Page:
Words and images by Amanda Formoso
Before I took my fall 2015 trip to Cuba, I had a lot of questions about the nuts and bolts of travel in this enigmatic country — especially as an American traveling in Cuba. I discovered that there is very little up-to-date information available online or in print.
Here are some of the basics I learned about budget travel in Cuba:
Is It Safe to Travel in Cuba?
The first question everyone asked me when I told them I was going to Cuba: is it safe? I felt that Cuba was a very safe country to travel in, and I was traveling alone as a woman.
I also asked numerous other travelers about their experiences, and they invariably reported feeling safe, even in the big cities such as Havana. Violent crime seems to be extremely rare throughout the country, and even petty theft (like pickpocketing) does not seem to be a problem for travelers.
How Can Americans Travel to Cuba?
If you are from anywhere in the world besides the United States, traveling to Cuba should be fairly straightforward. And even if you’re from the U.S., it is becoming much easier. The traditional way for Americans to travel to Cuba was to travel from another country (e.g., fly to Cancun or Mexico City first and then fly to Cuba). [2017 Update: Southwest now has cheap, direct flights to Havana from Tampa (TPA) and Fort Lauderdale (FLL).]
Of course, this can still be done, but it is also now possible to book flights to Cuba from the U.S. online. The cheapest round-trip flight from the U.S. to Cuba I found was from Miami to Havana — a chartered flight with Xtra Airways that takes less than an hour each way. It also includes health insurance the Cuban government requires all travelers to have. Have a look at http://cubatravelservices.com.
Additionally, there is an $85 visa charge which Cuba Travel Services will arrange for you after you purchase your ticket. U.S. citizens are also required to select a reason for traveling to Cuba from a list of 12 choices when purchasing a ticket — I chose education. [2017 Update: You no longer pay the $25 departure tax when leaving Cuba.]
I was more than prepared to describe all of the educational experiences I had in Cuba after returning to the U.S., but none of the immigration officials seemed the least bit interested. It seems that this is just a formality. But for now it is still technically illegal for U.S. citizens to go to Cuba solely to work on their tans and sip mojitos — be prepared to select a reason for travel.
What About the Currency in Cuba?
It is possible to find ATMs in the cities, and I was told non-American Visa cards will work for withdrawing money; American Express and MasterCard are coming soon.
Note: American ATM cards do not work for withdrawing money (for now). You’ll need to bring enough cash with you.
All forms of currency can be exchanged for the Cuban Convertible Peso (commonly referred to as CUCs; pronounced “kooks”), but at least a 10 percent penalty is applied to U.S. dollar conversions.
I chose to convert U.S. dollars to euros in the Miami airport, and I carried cash in Cuba. Credit cards are still very rarely used outside of the most expensive hotels, so carrying cash is necessary.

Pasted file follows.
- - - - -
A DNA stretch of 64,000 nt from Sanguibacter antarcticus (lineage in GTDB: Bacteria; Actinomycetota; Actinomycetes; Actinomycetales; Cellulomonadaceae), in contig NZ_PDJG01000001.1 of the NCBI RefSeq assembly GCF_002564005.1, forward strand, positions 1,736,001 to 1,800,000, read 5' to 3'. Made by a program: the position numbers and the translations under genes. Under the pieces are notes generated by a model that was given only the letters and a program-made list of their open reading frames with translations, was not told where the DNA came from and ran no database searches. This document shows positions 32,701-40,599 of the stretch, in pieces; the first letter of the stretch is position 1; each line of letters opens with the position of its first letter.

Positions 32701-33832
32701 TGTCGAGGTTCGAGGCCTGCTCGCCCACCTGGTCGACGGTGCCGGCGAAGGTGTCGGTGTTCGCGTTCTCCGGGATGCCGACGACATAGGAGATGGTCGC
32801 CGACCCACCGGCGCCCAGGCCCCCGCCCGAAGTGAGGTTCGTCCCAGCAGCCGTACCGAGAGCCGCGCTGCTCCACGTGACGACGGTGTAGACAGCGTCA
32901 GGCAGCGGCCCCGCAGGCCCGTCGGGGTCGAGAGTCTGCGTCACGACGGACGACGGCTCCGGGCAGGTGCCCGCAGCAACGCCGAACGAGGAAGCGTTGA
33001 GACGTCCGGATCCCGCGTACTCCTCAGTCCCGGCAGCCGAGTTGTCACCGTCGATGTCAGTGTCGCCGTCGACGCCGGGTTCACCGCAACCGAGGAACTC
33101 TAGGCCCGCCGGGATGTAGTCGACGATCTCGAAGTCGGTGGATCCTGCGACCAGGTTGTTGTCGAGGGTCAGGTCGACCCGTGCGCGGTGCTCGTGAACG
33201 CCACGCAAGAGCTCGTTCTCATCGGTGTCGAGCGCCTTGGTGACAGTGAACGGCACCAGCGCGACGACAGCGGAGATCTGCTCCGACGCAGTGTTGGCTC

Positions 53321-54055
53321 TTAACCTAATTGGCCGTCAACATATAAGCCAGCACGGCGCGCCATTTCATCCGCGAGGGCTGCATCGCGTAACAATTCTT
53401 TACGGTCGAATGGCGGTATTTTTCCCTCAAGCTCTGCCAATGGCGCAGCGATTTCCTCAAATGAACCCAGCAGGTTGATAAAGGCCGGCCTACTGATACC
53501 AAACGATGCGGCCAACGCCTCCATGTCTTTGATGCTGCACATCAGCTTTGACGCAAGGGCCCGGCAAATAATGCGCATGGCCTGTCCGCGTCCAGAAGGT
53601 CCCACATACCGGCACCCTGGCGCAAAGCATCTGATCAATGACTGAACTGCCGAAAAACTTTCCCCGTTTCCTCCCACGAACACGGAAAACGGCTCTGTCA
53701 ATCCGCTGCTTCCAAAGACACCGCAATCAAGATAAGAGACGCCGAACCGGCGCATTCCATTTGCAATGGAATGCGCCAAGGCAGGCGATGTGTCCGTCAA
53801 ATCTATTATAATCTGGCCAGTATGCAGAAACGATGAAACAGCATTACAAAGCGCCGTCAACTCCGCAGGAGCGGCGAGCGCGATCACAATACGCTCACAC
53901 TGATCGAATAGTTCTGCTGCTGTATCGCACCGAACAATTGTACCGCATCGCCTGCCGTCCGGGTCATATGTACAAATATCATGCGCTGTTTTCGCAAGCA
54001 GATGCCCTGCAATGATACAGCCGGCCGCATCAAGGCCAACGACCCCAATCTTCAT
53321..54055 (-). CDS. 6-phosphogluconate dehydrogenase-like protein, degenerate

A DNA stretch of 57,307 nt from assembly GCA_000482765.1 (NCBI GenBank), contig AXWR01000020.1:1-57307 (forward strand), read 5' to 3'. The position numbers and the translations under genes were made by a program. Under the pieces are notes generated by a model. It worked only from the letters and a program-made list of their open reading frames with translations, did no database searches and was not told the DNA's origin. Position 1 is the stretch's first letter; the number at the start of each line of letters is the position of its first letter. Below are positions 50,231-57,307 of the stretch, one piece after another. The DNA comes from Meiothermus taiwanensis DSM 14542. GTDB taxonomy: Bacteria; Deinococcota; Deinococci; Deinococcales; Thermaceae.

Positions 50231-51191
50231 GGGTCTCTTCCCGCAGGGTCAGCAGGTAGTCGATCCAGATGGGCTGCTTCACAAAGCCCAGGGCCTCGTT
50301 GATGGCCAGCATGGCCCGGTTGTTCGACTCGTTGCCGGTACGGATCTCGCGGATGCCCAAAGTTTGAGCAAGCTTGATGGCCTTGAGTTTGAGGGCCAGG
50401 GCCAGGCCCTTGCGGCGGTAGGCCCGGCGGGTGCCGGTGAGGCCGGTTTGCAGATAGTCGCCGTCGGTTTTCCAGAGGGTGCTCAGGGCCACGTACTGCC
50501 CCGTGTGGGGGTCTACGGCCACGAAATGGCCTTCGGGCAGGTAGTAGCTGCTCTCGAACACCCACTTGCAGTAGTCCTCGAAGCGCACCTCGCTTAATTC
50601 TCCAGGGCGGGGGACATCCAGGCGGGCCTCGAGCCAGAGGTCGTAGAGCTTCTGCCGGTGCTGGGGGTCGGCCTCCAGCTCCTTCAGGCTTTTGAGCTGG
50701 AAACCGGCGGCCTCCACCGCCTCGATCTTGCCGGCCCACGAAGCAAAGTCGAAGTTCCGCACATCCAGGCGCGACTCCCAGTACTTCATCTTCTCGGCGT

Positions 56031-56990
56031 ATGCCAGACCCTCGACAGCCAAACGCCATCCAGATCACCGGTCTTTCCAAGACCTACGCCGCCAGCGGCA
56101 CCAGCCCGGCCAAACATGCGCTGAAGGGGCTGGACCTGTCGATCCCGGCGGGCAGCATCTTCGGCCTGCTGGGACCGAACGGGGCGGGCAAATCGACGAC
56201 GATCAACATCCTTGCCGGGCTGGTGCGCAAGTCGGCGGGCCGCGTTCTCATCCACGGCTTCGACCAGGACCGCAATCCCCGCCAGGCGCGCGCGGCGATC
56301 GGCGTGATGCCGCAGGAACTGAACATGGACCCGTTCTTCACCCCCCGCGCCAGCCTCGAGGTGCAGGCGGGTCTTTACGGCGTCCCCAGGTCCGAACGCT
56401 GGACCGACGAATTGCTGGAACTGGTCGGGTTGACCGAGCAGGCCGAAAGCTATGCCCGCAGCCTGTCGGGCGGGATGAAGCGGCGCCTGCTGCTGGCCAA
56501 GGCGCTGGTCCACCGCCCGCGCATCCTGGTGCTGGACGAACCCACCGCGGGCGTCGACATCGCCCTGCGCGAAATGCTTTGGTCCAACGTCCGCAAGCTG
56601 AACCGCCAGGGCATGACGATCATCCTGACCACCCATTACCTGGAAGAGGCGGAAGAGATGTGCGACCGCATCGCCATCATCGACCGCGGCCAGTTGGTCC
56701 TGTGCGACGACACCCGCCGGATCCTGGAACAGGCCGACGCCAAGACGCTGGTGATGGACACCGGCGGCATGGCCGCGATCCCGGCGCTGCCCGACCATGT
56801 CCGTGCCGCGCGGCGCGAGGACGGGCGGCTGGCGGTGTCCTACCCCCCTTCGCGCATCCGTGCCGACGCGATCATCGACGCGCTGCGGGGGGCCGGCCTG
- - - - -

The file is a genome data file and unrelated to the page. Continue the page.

In addition to the CUCs used by tourists, there is the national peso (Cuban peso/peso nacional) that Cuban citizens use. Travelers are generally expected to use CUCs wherever they go, but you may want to convert a few of your CUCs for national pesos and use them for local restaurants and stores.
How Is the Accommodation in Cuba?
You basically have two options for accommodation in Cuba: hotels and casas particulares (rooms for rent in private homes).
Hotels tend to be quite expensive, as much as $200-$300 per night, while casas particulares are much more affordable (typically $20-$40/night for two people). I chose to stay in casas my entire trip and I really enjoyed them.
Houses that have passed government inspection will display a sign that looks like a sideways ‘H’ (in blue for houses that accept foreigners and in orange for houses that accept Cuban nationals.) This signifies that these houses have met certain standards and are included in a national registry.
In general, most casas will offer a private room with en suite bathroom, air conditioning, and a set of house keys so you can come and go as you wish. Most casas will also offer breakfast for $4-$5 and dinner for $8-10. These were by far the best meals I had in Cuba. Casa owners are also an excellent source of local information and can help you arrange excursions, transportation, etc.
It is possible to book rooms in advance on www.mycasaparticular.com and www.airbnb.com, but if you’re not quite sure about your itinerary and don’t want to book in advance, there is an impressive network among casa owners throughout the country. They will happily contact a casa owner in your next destination and make arrangements for you.
An additional bonus to staying in casa particulares is that the owners often rent out more than one room — great for meeting other travelers. If you prefer to stay in hotels, a travel agent in your home country will be able to help you, or you can book directly online.